Finding and recruiting skilled trades workers with the right experience and qualifications is an ongoing challenge for many businesses. Demand continues to rise for infrastructure and construction projects across the country, while our economy is still recovering from the disruptions of the past year.

According to the U.S. Bureau of Labor Statistics:

The construction sector is slated to gain about 296,300 new jobs by 2029. Overall growth in the economy and population will subsequently increase the demand for new buildings, roads, and other structures–creating new jobs. 

Many in the industry refer to this as a “skilled labor gap.” Simply put, it’s the perceived mismatch between the needs of employers for skilled talent and the skills possessed by the available workforce. 

Although there are many jobs available in the skilled trades, the greatest challenge is attracting younger workers to these careers. Workrise surveyed hundreds of people—those currently working in the skilled trades and the general population aged 18-30. Both groups were asked about how they made career choices and what was important to them. 


Younger Workers and the Skilled Trades

The results of our survey showed that almost 3 out of 4 members of the general population don’t see a career in the skilled trades as an attractive option. Of those surveyed, many admitted that they didn’t have much knowledge about the skilled trades industry and had never considered it before. 

These are some of the most popular reasons why: 

  • Perception of danger: One concern was that the job was physically demanding and that there was a high risk of injury. Some feared they may not be “fit” enough to withstand the demands.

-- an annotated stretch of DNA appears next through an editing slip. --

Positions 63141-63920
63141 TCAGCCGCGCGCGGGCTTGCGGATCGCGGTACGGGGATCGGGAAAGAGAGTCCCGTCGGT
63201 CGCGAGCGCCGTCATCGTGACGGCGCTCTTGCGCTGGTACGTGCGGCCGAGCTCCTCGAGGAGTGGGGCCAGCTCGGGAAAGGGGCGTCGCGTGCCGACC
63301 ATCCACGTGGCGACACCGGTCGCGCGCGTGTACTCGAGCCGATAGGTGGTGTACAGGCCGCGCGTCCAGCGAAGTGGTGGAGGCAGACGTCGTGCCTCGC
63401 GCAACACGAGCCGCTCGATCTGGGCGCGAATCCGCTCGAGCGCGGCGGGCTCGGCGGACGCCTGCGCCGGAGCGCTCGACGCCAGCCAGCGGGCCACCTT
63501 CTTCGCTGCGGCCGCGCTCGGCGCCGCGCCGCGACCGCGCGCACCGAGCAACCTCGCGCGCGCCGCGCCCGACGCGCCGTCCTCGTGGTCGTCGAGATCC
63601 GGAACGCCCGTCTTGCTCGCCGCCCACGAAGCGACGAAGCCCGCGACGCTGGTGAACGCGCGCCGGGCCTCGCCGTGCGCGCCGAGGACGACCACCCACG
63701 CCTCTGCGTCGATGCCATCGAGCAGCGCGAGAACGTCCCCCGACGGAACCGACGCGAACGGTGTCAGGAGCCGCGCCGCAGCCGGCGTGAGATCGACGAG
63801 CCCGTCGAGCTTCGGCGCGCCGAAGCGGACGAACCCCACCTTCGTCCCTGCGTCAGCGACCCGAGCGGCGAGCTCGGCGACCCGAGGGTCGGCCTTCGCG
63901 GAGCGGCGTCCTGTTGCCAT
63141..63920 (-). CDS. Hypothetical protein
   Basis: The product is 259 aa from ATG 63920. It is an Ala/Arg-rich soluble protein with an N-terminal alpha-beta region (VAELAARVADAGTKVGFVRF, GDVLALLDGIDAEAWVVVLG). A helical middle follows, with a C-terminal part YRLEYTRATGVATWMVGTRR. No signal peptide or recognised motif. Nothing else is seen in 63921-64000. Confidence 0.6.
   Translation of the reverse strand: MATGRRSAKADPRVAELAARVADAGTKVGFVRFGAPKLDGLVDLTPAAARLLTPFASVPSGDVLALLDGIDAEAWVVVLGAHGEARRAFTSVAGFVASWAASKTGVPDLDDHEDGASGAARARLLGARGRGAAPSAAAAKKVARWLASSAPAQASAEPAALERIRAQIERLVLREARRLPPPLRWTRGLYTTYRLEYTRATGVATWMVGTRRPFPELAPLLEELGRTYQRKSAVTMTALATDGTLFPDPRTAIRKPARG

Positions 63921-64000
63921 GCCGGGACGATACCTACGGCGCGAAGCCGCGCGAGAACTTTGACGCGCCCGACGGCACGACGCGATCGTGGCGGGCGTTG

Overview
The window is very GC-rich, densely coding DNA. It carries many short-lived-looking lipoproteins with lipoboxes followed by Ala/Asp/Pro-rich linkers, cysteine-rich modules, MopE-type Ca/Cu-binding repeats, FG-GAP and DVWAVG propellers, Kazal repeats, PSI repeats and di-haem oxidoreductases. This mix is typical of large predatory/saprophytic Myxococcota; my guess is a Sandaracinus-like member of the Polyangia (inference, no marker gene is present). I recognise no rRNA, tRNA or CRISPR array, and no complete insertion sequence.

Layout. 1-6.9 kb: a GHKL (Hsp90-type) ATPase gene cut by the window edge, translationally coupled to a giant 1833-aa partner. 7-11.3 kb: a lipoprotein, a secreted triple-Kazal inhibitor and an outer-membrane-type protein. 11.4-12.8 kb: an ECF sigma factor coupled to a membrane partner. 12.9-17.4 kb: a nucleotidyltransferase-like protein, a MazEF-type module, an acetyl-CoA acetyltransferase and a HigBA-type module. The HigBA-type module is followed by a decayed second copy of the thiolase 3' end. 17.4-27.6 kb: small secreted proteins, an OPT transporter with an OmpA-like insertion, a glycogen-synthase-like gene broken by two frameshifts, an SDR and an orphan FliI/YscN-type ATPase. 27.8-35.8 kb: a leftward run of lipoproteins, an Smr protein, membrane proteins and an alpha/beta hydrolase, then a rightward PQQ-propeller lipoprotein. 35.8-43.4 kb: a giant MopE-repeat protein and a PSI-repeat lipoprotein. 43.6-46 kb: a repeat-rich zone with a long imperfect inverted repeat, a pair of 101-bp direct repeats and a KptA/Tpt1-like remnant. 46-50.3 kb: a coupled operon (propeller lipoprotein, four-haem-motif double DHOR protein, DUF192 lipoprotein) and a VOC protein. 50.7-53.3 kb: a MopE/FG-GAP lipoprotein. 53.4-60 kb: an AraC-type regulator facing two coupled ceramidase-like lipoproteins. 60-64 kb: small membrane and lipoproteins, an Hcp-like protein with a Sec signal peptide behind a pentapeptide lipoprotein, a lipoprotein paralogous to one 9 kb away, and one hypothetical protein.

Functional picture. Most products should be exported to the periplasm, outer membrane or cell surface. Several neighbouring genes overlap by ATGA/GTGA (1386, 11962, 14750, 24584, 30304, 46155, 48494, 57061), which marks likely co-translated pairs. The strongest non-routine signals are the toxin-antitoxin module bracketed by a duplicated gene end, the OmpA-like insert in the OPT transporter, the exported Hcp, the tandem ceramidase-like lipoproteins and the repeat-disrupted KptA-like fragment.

• Work preferences: Many said that they preferred to work in a professional office setting because it’s indoors, safer, and a more “controlled” environment.
Industrial offshore construction workers. Oil and gas industry.

Key Factors Impacting Career Decisions 

Our survey also found that there were various influences on people’s career choices. 

Overall, women were more likely to report that their family played a large role in impacting both their educational and career decisions. On the other hand, men reported that they turned to sources outside the family for guidance, such as friends, peers, recruiters, and others. Most individuals followed in the footsteps of a family member or relative. 

When asked about the impact of higher education, the majority of the general population admitted this was also a key factor in their decision-making. One major benefit of working in the skilled trades is the debt saved from avoiding student loans. But, surprisingly, the cost of higher ed did not factor as much with the surveyed group as expected. For some, the decision to go into a job outside the skilled trades may be due to a need to repay student loans.


What Workers Want

Across those surveyed, job security and opportunity were the two most common themes when asked about a rewarding career. The majority responded that they desired competitive pay and benefits, training, and advancement opportunities.

If you make enough money to support yourself or your family and enjoy what you are doing, then you have both a successful and rewarding career. Skilled Trades Survey Respondant

So, how do you attract more workers to the skilled trades

This is where Workrise can help. With two decades of staffing experience, we know how to reach the incoming generation of workers and recruiting them to the skilled trades. 

We heavily emphasize our focus on the worker first by providing best-in-class pay, comprehensive benefits, and 401K. And by supplying the training needed, we help prepare our workers for future career advancement in their trade.

Ready to gain more hiring insights for the skilled trades? Download our full report

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